This web site has called out, and continues to call out, rich people who appear (from here) as if they could be doing more to take care of their own in Michigan. (Helping people recover from a large-scale disaster does not even come under the heading of "giving for honor." It comes under "taking care of your own," because even if your house wasn't affected by the disaster, your local economy was.) This web site is not expressing admiration of everything Dolly Parton has ever done in her lifetime when we say that her response to last autumn's forest fires provides a good example to people like Michael Moore and Dan Gilbert.

If Dolly Parton or anyone else were just handing out twenty-dollar bills to every bum outside the local liquor store, that would not be a good example to anybody. That would be...about as stupid as the sheer bulk of the Welfare State causes it to be, only less sustainable.

This time last year I invited people to fund a book I wanted to write on Indiegogo. One e-friend who replied directly was Neil Gaiman, who is a rich celebrity writer and deserves to be one. His reply was an invitation to everyone to help fund another book project that might or might not have been better than mine, but was certainly closer to the spirit of Gaiman's own kind of writing. Obviously that wasn't the response I would have liked. It has not, however, caused me to hate or envy Gaiman. (Even if he were in the demographic toward which my book would have been marketed, I wouldn't hate him just for liking a different book project better than mine.) There are thousands of poor and obscure writers in the world; which one(s) a successful writer chooses to sponsor doesn't affect my reactions to the successful writer's work, at all. You're exactly as likely to find links to Gaiman's books or blog here as you were two years ago.

But some of the gripers aren't even looking for sponsors for anything they're doing. Sometimes they even try to suggest, or believe for themselves, that they're griping on behalf of other people and not themselves. "If I had Warren Buffett's money, I'd help all the needy orphans in [insert name of famine zone]." Would you really? Instead of helping people you actually know? You'd abandon your family and home town and move to that famine zone? Or would you sit around like the typical rich American and write a cheque for $25 a month to some organization that may or may not actually be feeding any orphans? How could you tell? These are not just rhetorical questions; some people do think about them and have valid answers to them...but most of the people saying "If I had his money, I'd do things my way" are merely feeding energy to the Deadly Sin of Envy.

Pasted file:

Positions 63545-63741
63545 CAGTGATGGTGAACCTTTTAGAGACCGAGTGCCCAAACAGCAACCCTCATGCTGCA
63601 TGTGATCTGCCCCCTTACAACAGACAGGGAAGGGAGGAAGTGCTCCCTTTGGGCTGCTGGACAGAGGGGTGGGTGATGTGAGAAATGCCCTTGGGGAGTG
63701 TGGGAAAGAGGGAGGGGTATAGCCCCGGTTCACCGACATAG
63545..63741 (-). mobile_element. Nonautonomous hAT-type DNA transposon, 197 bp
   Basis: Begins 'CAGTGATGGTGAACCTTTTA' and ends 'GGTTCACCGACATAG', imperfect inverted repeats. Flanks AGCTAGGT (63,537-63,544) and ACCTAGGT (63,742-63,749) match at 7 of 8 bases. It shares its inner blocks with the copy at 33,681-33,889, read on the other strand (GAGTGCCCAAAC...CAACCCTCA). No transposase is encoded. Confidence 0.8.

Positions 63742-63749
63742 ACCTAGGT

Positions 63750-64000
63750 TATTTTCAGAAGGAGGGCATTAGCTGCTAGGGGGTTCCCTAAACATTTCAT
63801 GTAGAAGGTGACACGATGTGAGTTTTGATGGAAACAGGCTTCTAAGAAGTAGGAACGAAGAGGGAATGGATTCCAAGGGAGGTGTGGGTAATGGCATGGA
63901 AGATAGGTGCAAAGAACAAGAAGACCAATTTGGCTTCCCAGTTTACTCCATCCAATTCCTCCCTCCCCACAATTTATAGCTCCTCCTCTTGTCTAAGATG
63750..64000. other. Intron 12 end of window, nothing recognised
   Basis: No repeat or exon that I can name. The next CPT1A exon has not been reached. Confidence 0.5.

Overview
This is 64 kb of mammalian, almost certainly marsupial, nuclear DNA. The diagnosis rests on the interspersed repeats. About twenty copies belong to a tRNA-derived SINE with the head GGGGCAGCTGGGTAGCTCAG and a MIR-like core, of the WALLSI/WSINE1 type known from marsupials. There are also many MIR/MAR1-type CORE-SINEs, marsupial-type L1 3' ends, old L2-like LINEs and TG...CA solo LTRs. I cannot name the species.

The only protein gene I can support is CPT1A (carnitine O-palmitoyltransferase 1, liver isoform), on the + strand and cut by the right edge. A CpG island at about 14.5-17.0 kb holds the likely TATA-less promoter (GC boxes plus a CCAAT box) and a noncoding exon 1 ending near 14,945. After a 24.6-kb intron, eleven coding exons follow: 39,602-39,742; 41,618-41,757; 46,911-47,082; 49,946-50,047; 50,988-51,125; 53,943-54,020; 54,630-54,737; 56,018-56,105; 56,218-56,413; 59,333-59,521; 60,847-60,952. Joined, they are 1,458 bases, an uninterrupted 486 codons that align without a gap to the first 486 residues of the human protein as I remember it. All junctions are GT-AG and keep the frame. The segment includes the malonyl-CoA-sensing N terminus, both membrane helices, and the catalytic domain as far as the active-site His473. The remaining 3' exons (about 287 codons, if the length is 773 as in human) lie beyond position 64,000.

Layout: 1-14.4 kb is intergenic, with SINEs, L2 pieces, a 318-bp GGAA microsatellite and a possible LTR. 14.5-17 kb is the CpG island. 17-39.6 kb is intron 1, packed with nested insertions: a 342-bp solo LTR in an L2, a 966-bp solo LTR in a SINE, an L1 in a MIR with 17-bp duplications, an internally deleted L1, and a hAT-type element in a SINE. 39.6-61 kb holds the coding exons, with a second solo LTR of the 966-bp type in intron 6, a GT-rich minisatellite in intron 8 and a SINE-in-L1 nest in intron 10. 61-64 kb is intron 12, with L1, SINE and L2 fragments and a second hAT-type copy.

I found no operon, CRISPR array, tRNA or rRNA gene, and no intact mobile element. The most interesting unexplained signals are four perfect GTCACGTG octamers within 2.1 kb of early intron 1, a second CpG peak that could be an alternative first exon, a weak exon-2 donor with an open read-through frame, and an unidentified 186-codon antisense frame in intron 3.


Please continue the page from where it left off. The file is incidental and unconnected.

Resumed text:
So, this web site now recommends that you do two things:

1. (Duh.) If your income for the year 2016 exceeded $12,000, support this web site. There's an e-mail at the bottom of your screen. Send an e-mail to that address to receive the Paypal address to which you can send payment for a subscription. You can also find me on Fiverr and pay for a guest post, or sponsor a post here, through their system...and it's called Fiverr.com because gigs offered through that site start at US$5.

2. If you do get into that thought process that starts with "If I had George Soros' money, I'd give it to...", reflect on a few questions:

* Why are you even thinking about his money, instead of your own money that you're planning to earn?

* How are you proposing to earn the amount of money you would like to use in the way you're thinking about doing?

* The book linked below is mainly about donating time rather than money to charities that do international relief and humanitarian work. It took about five years for three primary authors, four writers' assistants, and several dozen correspondents foreign and domestic, to write. Last time I looked, the web site on which it was updated had fallen apart, so some of the information is out of date. If you seriously feel called to tell people which charities they should support and why, are you up for the challenge of continuing the work these writers began?

* If not that, is your project comparably cool? Is it something you imagine I'd fund if I were to inherit a few million dollars? (Yes, that's still possible.) Is it something you imagine some readers might want to fund, or something you imagine some of the writers this web site follows might want to fund? If not, how can you make it that kind of thing? That done, why not choke off the Deadly Sin of Envy and just tell us about your project?

Envy is such a tacky Deadly Sin. Unlike sloth, gluttony, lust, and anger it offers no payoff of pleasure...and it's easy to resist, just by going after what you really want!

Tortie Tuesday: Cats with Special Needs

This post outgrew its place in today's Link Log...Mudpie's Human snapped a good cat picture here.